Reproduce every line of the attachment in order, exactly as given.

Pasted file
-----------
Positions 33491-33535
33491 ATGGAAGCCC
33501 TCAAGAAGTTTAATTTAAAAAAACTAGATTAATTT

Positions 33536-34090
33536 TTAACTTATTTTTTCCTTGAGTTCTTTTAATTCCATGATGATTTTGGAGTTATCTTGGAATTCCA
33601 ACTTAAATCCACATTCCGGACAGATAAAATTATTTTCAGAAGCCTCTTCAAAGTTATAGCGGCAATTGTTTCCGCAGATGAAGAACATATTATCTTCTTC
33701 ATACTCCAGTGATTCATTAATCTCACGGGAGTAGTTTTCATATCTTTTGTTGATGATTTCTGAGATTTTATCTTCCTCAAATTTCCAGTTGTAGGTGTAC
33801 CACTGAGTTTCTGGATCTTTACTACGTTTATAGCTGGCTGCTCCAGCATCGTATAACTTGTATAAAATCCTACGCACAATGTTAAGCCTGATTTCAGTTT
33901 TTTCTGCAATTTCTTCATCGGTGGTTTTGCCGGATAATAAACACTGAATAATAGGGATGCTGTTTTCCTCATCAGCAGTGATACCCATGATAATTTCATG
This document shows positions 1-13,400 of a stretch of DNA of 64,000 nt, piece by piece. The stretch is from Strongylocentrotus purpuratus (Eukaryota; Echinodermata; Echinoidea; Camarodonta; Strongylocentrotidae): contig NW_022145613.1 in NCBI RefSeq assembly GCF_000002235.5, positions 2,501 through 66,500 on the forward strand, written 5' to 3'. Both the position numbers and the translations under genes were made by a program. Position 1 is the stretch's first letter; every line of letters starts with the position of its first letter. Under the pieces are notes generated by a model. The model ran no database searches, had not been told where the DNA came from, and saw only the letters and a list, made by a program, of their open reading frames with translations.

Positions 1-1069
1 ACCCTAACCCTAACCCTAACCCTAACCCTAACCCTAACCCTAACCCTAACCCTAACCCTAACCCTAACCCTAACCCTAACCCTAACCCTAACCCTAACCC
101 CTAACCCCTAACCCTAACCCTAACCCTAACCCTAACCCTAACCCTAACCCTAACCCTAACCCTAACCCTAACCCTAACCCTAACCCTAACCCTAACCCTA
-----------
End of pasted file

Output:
Positions 33491-33535
33491 ATGGAAGCCC
33501 TCAAGAAGTTTAATTTAAAAAAACTAGATTAATTT

Positions 33536-34090
33536 TTAACTTATTTTTTCCTTGAGTTCTTTTAATTCCATGATGATTTTGGAGTTATCTTGGAATTCCA
33601 ACTTAAATCCACATTCCGGACAGATAAAATTATTTTCAGAAGCCTCTTCAAAGTTATAGCGGCAATTGTTTCCGCAGATGAAGAACATATTATCTTCTTC
33701 ATACTCCAGTGATTCATTAATCTCACGGGAGTAGTTTTCATATCTTTTGTTGATGATTTCTGAGATTTTATCTTCCTCAAATTTCCAGTTGTAGGTGTAC
33801 CACTGAGTTTCTGGATCTTTACTACGTTTATAGCTGGCTGCTCCAGCATCGTATAACTTGTATAAAATCCTACGCACAATGTTAAGCCTGATTTCAGTTT
33901 TTTCTGCAATTTCTTCATCGGTGGTTTTGCCGGATAATAAACACTGAATAATAGGGATGCTGTTTTCCTCATCAGCAGTGATACCCATGATAATTTCATG
This document shows positions 1-13,400 of a stretch of DNA of 64,000 nt, piece by piece. The stretch is from Strongylocentrotus purpuratus (Eukaryota; Echinodermata; Echinoidea; Camarodonta; Strongylocentrotidae): contig NW_022145613.1 in NCBI RefSeq assembly GCF_000002235.5, positions 2,501 through 66,500 on the forward strand, written 5' to 3'. Both the position numbers and the translations under genes were made by a program. Position 1 is the stretch's first letter; every line of letters starts with the position of its first letter. Under the pieces are notes generated by a model. The model ran no database searches, had not been told where the DNA came from, and saw only the letters and a list, made by a program, of their open reading frames with translations.

Positions 1-1069
1 ACCCTAACCCTAACCCTAACCCTAACCCTAACCCTAACCCTAACCCTAACCCTAACCCTAACCCTAACCCTAACCCTAACCCTAACCCTAACCCTAACCC
101 CTAACCCCTAACCCTAACCCTAACCCTAACCCTAACCCTAACCCTAACCCTAACCCTAACCCTAACCCTAACCCTAACCCTAACCCTAACCCTAACCCTA